A lot or a little?
The parents' guide to what's in this movie.
What parents need to know
Parents need to know that this mature movie is a meditation on the nature of heroism, the purpose of violence, and what it takes to live in peace. So if you go expecting Jackie Chan, your kids will be mystified. Kids younger than 12 are going to find the circular nature of the narrative very confusing since the story is told four different times in four different versions. Also, unlike Crouching Tiger, there's a lot of talking in the movie, which means a lot of subtitles. Unless you want someone tugging on your arm saying "What did he say?" we suggest teens and up age wise. There's one naked tush in the beginning, and a woman has her clothes ripped off in a lovemaking scene but otherwise, the only concern is the swordplay and the occasional blood.
What's the story?
Set in a time before the unification of China, HERO follows the story of a nameless warrior (martial arts star Jet Li) who plans to assassinate the ruthless ruler of the kingdom of Qin. He tells the king he has killed the king's three most feared enemies -- Sky, Snow, and Broken Sword -- but the king doesn't believe his story. Three further flashback stories ensue in scenes accented with reds, whites, blues, and greens.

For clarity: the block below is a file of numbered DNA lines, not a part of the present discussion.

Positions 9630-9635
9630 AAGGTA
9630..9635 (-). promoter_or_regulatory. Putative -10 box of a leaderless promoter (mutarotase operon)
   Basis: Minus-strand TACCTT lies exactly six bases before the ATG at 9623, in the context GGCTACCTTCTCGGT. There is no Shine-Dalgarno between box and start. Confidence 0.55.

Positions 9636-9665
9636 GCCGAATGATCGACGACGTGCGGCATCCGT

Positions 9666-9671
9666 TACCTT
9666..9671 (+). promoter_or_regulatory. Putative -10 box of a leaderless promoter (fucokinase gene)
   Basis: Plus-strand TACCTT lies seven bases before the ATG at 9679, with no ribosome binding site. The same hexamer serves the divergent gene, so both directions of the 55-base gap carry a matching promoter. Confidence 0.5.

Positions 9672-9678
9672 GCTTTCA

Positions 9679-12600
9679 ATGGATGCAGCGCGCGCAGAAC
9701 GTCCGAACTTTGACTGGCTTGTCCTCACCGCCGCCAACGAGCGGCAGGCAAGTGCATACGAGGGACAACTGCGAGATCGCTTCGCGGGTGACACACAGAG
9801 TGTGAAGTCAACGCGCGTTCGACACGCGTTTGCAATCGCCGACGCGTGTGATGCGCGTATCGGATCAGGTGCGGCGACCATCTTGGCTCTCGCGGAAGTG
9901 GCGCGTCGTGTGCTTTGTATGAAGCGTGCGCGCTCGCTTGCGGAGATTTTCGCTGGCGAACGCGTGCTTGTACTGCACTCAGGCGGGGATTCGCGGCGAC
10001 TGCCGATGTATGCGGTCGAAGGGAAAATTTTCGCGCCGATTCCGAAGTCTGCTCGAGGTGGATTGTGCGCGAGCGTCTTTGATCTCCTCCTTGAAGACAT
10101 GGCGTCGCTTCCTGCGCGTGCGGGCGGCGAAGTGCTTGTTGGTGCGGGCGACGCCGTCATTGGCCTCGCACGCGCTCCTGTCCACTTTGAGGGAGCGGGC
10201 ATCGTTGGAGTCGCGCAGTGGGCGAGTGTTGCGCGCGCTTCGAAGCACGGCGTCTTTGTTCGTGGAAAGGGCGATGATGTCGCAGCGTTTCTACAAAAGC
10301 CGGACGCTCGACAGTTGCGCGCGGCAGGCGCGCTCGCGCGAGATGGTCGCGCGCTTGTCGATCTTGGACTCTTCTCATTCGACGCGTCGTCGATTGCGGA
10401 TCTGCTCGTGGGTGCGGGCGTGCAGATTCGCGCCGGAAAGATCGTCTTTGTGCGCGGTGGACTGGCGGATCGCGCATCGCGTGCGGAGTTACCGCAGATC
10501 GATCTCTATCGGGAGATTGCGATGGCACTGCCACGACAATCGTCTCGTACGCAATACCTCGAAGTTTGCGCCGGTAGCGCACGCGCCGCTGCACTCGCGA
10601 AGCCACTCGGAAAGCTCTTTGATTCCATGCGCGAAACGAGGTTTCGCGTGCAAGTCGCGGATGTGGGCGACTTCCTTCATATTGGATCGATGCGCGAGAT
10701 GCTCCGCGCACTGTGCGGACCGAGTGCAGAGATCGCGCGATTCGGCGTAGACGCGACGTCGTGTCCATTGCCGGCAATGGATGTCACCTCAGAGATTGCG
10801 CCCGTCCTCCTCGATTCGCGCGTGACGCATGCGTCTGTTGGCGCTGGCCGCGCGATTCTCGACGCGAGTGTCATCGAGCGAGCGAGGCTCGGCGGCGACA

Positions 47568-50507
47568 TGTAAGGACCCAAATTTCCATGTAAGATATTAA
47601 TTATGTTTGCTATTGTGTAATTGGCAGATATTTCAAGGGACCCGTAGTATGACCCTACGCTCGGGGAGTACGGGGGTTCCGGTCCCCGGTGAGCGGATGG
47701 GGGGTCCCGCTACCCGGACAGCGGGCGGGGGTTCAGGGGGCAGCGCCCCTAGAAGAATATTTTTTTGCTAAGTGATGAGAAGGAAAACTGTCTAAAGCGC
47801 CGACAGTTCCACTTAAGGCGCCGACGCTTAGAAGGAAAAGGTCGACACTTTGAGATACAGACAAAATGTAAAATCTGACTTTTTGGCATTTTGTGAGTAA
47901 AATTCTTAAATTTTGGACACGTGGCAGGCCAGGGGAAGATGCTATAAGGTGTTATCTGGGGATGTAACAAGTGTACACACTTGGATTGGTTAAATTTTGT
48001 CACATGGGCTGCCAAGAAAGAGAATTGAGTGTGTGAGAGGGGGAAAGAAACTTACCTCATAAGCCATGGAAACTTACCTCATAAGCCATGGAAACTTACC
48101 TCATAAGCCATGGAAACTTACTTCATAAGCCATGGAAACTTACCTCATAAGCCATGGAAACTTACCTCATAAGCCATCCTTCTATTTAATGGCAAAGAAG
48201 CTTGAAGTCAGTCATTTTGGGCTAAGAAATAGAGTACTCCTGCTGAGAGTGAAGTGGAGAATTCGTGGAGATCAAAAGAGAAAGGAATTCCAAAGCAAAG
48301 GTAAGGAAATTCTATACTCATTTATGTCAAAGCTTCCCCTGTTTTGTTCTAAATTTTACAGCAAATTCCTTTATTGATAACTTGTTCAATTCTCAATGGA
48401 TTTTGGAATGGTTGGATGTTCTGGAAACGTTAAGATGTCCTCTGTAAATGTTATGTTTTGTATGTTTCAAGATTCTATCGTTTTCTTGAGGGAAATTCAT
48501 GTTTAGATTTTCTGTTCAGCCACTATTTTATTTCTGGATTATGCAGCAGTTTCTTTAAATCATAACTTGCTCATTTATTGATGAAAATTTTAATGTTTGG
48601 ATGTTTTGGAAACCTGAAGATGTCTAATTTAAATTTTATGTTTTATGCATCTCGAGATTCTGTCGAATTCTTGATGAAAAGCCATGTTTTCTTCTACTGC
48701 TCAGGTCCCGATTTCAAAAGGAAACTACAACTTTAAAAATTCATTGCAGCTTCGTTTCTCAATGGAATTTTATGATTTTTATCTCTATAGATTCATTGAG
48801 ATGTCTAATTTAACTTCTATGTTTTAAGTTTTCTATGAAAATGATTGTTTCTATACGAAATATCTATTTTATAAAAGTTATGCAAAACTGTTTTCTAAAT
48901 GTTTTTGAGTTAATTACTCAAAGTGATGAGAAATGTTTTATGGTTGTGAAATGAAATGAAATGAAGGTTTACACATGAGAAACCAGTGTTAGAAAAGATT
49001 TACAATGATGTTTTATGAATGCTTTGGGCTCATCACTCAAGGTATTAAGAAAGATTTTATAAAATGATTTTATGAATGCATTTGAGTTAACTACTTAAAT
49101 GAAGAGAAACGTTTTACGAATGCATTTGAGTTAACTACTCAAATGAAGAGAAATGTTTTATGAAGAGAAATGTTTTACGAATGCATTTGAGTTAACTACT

Is it any good?
Hero is a very sophisticated movie. It's not Jackie Chan or even Crouching Tiger, Hidden Dragon but a serious meditation on the nature of heroism. This may be one of the most beautiful movies ever shot.
There is some blood, a good deal of suspense and, in what is guaranteed to confuse younger kids, "nameless" tells four different versions of the story to the king. As one 10-year-old said, "It doesn't have a clear plot, but it does have a clear moral."
Talk to your kids about ...
- In theaters: August 27, 2004
- On DVD or streaming: November 30, 2004
- Cast: Jet Li, Maggie Cheung, Zhang Ziyi
- Director: Zhang Yimou
- Studio: Miramax
- Genre: Action/Adventure
- Topics: Sports and martial arts
- Run time: 99 minutes
- MPAA rating: PG-13
- MPAA explanation: stylized martial arts violence and a scene of sensuality
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Common Sense Media's unbiased ratings are created by expert reviewers and aren't influenced by the product's creators or by any of our funders, affiliates, or partners.